As a postscript, seasoned Champs watchers will note that I made no mention of a certain post that started the mafia's downfall earlier in this game. That will be addressed in a further entry.
#3: hey_monkey, Season 5 Finale, Day 4
Disclaimer: This was the only lynch on this list that I was personally involved in (I was a wolf). As such, it's likely that I'm treating this entry with bias.
Background: This was the final dayphase of a mafia sweep. There were dozens if not hundreds of little turning points over the course of the game, individual decisions made and wolf-pushed agendas that people accepted as true, that got the town to this point in the first place. It's impossible to recount them all and beyond the point of this article, but for our purposes, I'll highlight one. Despite it being 6:4 MYLO and there being a JOAT still active (and unclaimed at SOD4), the town decided to go for the lynch that day rather than No Lynch. In other words, it was do or die.
The players all did heavy analysis over the course of the day, as befitting the status of the game being a Champs finale, and the conclusion that many of them came to was absolutely correct: I, GH, was extremely likely to be a wolf through wagon analysis and me being unable to be ruled out of the most-likely-to-be-correct mafia teams. There wasn't really much I could do to defend against this, as a) the accusations were correct and correct for the right reasons, and b) the most likely mislynch target was hey_monkey, someone who many in the game widely perceived to be my mafia partner. This was an assumption that I very much wanted to maintain. As a result, I had to tread lightly.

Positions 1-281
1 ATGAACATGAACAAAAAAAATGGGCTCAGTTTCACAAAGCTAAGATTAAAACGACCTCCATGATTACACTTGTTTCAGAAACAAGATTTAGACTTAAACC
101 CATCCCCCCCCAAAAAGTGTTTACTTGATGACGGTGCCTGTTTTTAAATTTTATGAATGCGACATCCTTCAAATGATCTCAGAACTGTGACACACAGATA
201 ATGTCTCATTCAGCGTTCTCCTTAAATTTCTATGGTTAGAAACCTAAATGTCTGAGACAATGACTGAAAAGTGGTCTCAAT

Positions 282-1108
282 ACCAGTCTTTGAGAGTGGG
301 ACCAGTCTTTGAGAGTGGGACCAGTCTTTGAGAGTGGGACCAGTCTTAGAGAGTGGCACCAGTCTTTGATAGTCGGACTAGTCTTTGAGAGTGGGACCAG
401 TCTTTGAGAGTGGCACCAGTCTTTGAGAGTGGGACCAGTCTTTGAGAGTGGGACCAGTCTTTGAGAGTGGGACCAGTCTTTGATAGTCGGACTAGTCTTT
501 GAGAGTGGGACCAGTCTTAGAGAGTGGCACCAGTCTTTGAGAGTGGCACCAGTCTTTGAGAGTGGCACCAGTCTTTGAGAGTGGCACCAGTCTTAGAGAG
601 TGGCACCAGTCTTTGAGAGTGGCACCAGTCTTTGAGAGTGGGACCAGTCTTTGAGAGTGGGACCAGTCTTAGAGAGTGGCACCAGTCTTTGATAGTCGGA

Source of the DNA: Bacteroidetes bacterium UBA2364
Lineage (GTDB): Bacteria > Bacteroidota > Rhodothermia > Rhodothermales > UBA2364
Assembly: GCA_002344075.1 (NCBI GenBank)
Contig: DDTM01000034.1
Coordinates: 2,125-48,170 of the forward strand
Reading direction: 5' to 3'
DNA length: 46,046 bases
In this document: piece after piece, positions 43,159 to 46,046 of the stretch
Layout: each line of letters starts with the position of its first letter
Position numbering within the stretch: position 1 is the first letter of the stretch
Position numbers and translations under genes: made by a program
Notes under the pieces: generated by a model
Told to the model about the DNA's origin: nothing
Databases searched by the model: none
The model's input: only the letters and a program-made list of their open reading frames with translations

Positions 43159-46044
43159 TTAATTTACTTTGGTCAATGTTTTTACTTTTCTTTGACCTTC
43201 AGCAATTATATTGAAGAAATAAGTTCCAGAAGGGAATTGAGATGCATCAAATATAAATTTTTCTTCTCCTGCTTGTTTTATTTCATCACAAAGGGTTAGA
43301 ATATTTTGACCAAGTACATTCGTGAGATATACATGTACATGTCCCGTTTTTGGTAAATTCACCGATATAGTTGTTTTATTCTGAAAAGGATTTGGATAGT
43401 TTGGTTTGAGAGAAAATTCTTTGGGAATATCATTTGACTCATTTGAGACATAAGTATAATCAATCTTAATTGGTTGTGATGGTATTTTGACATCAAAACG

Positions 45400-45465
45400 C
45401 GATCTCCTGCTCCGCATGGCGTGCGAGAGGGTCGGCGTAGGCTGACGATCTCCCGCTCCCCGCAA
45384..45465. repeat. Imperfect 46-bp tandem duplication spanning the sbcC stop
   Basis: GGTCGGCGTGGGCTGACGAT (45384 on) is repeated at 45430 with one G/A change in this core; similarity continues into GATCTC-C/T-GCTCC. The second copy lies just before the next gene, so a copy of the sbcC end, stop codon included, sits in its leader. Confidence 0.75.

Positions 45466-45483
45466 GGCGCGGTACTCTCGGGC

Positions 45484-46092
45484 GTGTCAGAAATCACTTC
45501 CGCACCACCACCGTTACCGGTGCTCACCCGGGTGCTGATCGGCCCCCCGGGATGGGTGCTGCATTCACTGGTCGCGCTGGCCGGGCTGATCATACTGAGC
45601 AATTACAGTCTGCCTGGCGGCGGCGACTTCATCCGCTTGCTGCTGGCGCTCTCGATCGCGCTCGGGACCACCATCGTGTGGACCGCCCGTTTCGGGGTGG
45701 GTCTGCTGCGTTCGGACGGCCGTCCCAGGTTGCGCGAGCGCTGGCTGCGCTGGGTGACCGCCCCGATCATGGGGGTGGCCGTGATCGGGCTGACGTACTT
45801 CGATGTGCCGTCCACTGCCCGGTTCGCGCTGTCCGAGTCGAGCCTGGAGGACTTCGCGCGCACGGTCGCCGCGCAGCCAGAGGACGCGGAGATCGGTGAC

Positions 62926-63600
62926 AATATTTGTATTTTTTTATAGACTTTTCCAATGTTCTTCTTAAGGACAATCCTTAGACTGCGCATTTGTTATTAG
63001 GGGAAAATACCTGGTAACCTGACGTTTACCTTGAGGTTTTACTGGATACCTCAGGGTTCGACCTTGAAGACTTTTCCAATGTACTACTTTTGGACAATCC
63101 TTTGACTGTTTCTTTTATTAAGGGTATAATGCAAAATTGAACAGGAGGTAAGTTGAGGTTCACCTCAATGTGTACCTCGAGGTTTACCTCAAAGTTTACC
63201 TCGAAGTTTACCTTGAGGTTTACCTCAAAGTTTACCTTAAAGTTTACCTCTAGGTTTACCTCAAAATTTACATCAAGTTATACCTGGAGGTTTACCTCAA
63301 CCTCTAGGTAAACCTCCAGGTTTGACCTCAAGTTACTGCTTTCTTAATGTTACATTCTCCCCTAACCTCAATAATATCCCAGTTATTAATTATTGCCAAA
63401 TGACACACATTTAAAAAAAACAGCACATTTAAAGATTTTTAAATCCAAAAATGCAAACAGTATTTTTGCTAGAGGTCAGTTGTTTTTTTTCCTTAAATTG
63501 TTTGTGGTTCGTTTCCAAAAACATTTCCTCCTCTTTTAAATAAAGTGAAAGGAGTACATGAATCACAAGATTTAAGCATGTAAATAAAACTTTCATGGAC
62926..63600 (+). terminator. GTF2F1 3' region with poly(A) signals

I was probably the most fashionable lynch target that day, but Monkey had had lingering suspicion since the first or second dayphase and was being strongly tunneled by one of the clearest players in the game. It was a hard obstacle to overcome, and when two of my partners made a late push on Monkey to force the issue and stave off what was looking like my lynch, it seemed to have worked. The momentum was now against Monkey. I was still looking terrible, but might have been given enough respite to live. Most players had made up their minds to follow wherever the JOAT, Nego, voted, and Nego was now leaning Monkey.
If the story ended here, this lynch wouldn't have made the list. But the story didn't end here.
We needed two villagers to vote for Monkey before we could safely pile on and end the game. Two of us were already on Monkey. Nego voted for Monkey, as did another villager, Boquise. In wolfchat, we were primed, and SilverKeith and I tried to coordinate to vote for Monkey. We did so, albeit poorly, and thought that we had the game wrapped up. There was just one problem: Nego, suspecting this, unvoted Monkey before Keith and I could finish her off. We were now incredibly exposed.
Specchat, which had had excellent reads for once, was all over this sequence of events and immediately recognized it for what it was: a mafia quickhammer attempt that had been thwarted by Nego's timely unvote.